In the final event the four men received ex-gratis awards of £5,228, £4,172. 10s., £2,501. 10s. and £244 - substantially less than the value of their finds. The jewellery and the bulk of the coins were retained by the British Museum.

                                              THE ELUSIVE MR. THOMPSON

Fifty four of the coins were recovered from a firm of antique dealers who had paid £23,610 for them from a man giving the name Hewlitt Cosgrove Thompson, from Northampton, who told them that the coins were from his grand-fathers collection. Mr. Thompson was never traced. Two coins were recovered from a London dealer and one coin was brought back from Denver U.S.A. having been recovered from the brother of one of the workmen on the building site where the hoard was found. It makes one wonder how much more of the hoard went missing, and what its full content was.                                                                                               JMBG


Copyright Trustees of the British Museum.
I was handed the following poem in a pub a some time ago. Although it has nothing to do with either the club or our hobby I thought it worthwhile to include it in the newsletter.      JMBG


Anthony James

            NEW MEMBERS
Anthony James is a postman who originally took up metal detecting as a teenager. He then had a break to pursue other activities and returned to the hobby about three years ago. He uses a Garrett Ace 250 and a Minelab S E.
Richard Waite is retired and has been detecting for about two years.
He uses a Hawkeye detector.


Richard Waite

The next few issues of this newsletter will have drawings of figures that may be found on the reverse of Roman coins. It will be in no way a complete catalogue of all the reverse figures or even of all their poses. I hope it may help club members to identify, together with the book ‘Identifying Roman Coins’, the odd Roman ‘grot’ when it is recovered.

1. ABVNDANTIA      2. AEQVITAS              3.  AETERNITAS      4.  AFRICA               5.  ANNONA

6.  APOLLO                     7.  BRITANNIA        8.  CERES                 9.  CLEMENTIA       10.  CONCORDIA            

1. ABVUNDANTIA. Abundance, plenty. Female figure with a cornucopia (horn of plenty) and sometimes ears of corn.
2. AEQVITAS. Equity, plenty. Female figure with scales and cornucopia, sometimes with a sceptre.
3. AETERNITIVS. Eternity, stability. Female figure with globe, Sol, the sun god is sometimes depicted.
4. AFRICA. Female figure with various objects and an elephant trunk on the front of her head dress.
5. ANNONA. Corn harvest. Female figure with cornucopia, sometimes ears of corn, a corn bucket and the prow of a ship.
6. APOLLO. Son of Jupiter. Male figure with various objects including bow and arrow, serpent, lyre, harp or a pastoral crook.
7. BRITANNIA. Britain.  Female figure, seated left foot on a rock, head resting on her right hand. In her left hand is a spear, by her side is a shield.
8. CERES. Goddess of agriculture. Female figure usually holding torch and corn ears, sometimes seated.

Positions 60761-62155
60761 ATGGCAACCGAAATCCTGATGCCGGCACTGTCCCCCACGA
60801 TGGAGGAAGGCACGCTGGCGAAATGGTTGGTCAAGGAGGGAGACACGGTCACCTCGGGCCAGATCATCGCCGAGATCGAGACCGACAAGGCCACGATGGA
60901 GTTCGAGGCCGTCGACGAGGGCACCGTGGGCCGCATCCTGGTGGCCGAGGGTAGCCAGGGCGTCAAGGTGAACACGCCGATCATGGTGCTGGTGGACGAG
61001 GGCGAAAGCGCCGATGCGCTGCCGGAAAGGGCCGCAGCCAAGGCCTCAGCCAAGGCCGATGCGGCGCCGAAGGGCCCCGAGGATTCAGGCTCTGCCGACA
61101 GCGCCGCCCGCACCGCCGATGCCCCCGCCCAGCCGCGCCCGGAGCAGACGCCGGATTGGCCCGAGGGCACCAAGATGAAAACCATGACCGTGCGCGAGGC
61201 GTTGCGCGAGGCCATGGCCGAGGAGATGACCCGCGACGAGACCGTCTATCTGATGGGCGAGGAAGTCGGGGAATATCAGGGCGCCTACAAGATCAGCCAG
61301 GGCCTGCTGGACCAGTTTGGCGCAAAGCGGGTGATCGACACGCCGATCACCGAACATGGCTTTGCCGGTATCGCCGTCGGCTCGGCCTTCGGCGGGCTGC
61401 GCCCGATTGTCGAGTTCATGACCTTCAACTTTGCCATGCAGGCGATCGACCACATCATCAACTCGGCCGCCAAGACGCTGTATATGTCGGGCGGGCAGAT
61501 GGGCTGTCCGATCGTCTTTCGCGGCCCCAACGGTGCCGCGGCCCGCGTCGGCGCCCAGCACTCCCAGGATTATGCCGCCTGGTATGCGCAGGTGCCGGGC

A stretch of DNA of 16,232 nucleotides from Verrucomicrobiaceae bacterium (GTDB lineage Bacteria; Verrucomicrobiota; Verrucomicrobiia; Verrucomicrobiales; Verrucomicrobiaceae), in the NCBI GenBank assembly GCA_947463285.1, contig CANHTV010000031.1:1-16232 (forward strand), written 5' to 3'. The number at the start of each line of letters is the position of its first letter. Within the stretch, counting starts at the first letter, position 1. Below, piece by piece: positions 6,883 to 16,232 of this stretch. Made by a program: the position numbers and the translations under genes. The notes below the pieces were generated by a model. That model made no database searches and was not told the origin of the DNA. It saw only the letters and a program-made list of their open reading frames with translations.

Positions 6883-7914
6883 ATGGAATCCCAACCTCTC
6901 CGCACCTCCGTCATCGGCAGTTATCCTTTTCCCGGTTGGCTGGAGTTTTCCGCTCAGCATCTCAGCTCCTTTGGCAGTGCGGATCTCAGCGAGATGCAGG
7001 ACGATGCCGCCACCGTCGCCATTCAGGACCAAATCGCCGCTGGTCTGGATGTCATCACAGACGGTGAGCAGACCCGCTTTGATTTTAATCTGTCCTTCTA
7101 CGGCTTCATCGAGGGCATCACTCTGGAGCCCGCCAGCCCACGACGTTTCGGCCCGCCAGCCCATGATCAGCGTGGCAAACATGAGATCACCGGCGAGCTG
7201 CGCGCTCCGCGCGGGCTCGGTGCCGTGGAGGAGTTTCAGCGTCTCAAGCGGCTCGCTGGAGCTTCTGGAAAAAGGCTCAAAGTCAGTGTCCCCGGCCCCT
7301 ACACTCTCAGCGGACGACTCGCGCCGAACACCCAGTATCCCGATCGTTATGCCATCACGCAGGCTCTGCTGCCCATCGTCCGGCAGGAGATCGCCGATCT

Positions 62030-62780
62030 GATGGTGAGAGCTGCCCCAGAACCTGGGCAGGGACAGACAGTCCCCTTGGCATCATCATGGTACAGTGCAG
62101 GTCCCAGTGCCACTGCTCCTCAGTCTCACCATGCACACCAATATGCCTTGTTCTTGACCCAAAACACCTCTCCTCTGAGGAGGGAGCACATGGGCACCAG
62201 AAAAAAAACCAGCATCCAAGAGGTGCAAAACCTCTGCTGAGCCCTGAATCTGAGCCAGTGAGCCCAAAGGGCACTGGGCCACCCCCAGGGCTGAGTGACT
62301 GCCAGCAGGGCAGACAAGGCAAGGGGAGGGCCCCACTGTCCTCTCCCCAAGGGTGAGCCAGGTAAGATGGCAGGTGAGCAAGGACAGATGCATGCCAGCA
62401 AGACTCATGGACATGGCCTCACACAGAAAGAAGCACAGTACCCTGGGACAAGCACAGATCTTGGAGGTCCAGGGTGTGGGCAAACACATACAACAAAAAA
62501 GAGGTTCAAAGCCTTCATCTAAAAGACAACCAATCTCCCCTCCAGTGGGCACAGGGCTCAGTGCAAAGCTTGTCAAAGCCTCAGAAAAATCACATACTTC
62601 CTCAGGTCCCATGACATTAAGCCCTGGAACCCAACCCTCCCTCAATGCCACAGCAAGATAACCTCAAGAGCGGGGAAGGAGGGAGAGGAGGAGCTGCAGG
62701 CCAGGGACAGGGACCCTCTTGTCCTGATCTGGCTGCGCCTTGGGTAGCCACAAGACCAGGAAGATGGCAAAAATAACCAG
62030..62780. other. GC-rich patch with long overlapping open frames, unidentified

9. CLEMENTIA. Clemency, mercy. Female figure seated holding branch and sceptre. Sometimes leaning on a column.
10. CONCORDIA. Harmony. Female figure sometimes seated holding patera and cornucopia or sceptre. As CONCORDIA  MILITUM she holds two standards.


This is a small book of only 48 pages but don’t be put off by that, its usefulness by far outstrips the lack of pages. The 166 line drawings of the commonest types of Roman coins together withdescriptions will enable metal detectorists to quickly identify their finds. It is subtitled “A Practical Guide to the Identification of Site Finds in Britain" and it certainly lives up to that.
      I bought my copy of the book in 1986, but I am unable to remember what I paid for it. This edition is now out of print but was reprinted in 1994 by Seaby, and copies  can be bought for £5.95 from Regton at Birmingham or on line. 
A really useful addition to a metal detecting library of reference books.


A request from a fellow detectorist Mark Powell was posted on the UK Detector Net for help to conduct a national survey of lead spindle whorls. The aims of this survey are to record the regional variations in pattern types, numbers found and rarity. Also to start a national identification and classification system for spindle whorls. Mark would like images all spindle whorls, no matter if decorated or not, and in any condition. The details required are images of both faces and a side view of each whorl and, if possible, the diameter, weight and where it was found ( Just the county will do). Images and data to Club members who require assistance with photographing, measuring, weighing and the internet please contact:- John.Gough at a club search or meeting or on  


The figure on the left is one of the older club members thinking hard about an article for a future issue of the club newsletter. He is not named for legal reasons. 

Seriously, articles, suggestions, photographs and ideas are urgently wanted for the newsletter. Apart from two or three members who contribute regularly, other club members do not seem to be interested. The more contributions that come in, the more frequently the newsletter can be issued. 

If this photograph inspires anyone to do anything for the newsletter please contact John Gough at a club meeting, on a club search or by email to  Thank you.                        JMBG.